During the last 12 months, pay structures for bank staff have changed dramatically. There have been significant increases in base salaries for some firms and changes to the delivery of incentive compensation. The decision making for these changes has been directed at perceived risk takers in the front offices of banks. However, these changes have also impacted the back offices, i.e., the infrastructure functions. As firms are now beginning the planning process for year-end compensation, should they also reassess the way that the bonus pool for infrastructure functions is calculated and distributed?
How Much is Left?
Historically, there have been three approaches to calculating a bonus pool for infrastructure functions, none of which were particularly scientific!
The first, and more rigorous, approach is to take the previous year’s pool as a starting point and then try to adjust to take care of leavers and joiners. This “bottom up” approach often includes modeling scenarios of an up (or down) percentage based on business performance (though the volatility is typically much less than for front office groups);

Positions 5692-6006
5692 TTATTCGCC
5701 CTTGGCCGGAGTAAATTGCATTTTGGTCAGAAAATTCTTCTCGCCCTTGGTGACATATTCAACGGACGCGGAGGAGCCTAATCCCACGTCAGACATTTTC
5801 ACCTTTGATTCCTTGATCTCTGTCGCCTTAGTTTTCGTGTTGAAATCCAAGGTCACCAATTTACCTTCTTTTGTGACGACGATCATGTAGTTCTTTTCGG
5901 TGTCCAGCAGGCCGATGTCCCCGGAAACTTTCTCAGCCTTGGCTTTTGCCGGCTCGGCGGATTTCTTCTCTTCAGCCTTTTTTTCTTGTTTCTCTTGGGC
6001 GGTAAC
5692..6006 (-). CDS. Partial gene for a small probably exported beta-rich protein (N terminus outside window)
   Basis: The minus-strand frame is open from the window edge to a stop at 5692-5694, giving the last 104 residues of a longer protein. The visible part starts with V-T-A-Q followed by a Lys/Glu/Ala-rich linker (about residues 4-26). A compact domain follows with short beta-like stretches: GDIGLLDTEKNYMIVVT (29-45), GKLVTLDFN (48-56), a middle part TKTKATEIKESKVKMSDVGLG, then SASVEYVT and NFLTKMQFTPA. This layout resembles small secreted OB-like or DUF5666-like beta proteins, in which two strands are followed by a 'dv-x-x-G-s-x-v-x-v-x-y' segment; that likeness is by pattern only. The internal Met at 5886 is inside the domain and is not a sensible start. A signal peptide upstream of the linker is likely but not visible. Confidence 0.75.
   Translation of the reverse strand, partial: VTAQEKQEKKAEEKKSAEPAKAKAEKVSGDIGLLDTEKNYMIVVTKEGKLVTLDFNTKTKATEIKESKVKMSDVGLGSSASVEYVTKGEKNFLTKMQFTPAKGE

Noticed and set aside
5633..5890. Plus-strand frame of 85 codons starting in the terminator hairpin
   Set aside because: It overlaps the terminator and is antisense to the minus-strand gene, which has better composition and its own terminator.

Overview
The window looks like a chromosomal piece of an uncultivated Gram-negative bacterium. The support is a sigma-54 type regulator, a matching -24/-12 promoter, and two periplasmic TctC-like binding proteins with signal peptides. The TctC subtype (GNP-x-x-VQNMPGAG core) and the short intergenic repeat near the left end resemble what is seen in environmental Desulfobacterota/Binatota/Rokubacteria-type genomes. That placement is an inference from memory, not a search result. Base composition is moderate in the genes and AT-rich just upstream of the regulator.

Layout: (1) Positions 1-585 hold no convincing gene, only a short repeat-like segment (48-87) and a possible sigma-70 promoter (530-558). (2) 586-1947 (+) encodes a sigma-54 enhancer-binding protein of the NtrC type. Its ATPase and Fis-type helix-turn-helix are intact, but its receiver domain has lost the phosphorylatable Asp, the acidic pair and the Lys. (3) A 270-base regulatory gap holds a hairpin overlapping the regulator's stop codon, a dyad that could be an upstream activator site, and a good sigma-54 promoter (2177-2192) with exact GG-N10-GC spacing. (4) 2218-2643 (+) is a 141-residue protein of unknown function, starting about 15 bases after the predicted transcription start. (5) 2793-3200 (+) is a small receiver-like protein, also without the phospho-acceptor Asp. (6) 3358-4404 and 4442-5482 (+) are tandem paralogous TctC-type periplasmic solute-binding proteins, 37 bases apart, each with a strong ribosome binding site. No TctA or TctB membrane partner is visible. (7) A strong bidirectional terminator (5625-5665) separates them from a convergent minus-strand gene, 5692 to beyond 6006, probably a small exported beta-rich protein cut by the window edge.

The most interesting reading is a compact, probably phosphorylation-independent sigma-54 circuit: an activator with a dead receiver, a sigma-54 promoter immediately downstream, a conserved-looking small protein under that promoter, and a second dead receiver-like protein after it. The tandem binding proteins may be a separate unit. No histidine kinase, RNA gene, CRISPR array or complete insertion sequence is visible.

The second approach is target based plans, typically represented as a percentage of base salary. However, there is often no “formal” performance based funding associated with this model and incentive awards can often become more “entitlement” based than performance based;
The third approach is the least structured and has tended to be more prevalent at volatile organizations where the infrastructure groups have less representation at senior levels. Here, and particularly in bad years, the approach to the infrastructure bonus pool is very much of the “How much is left after we pay the performers (front office divisions)?”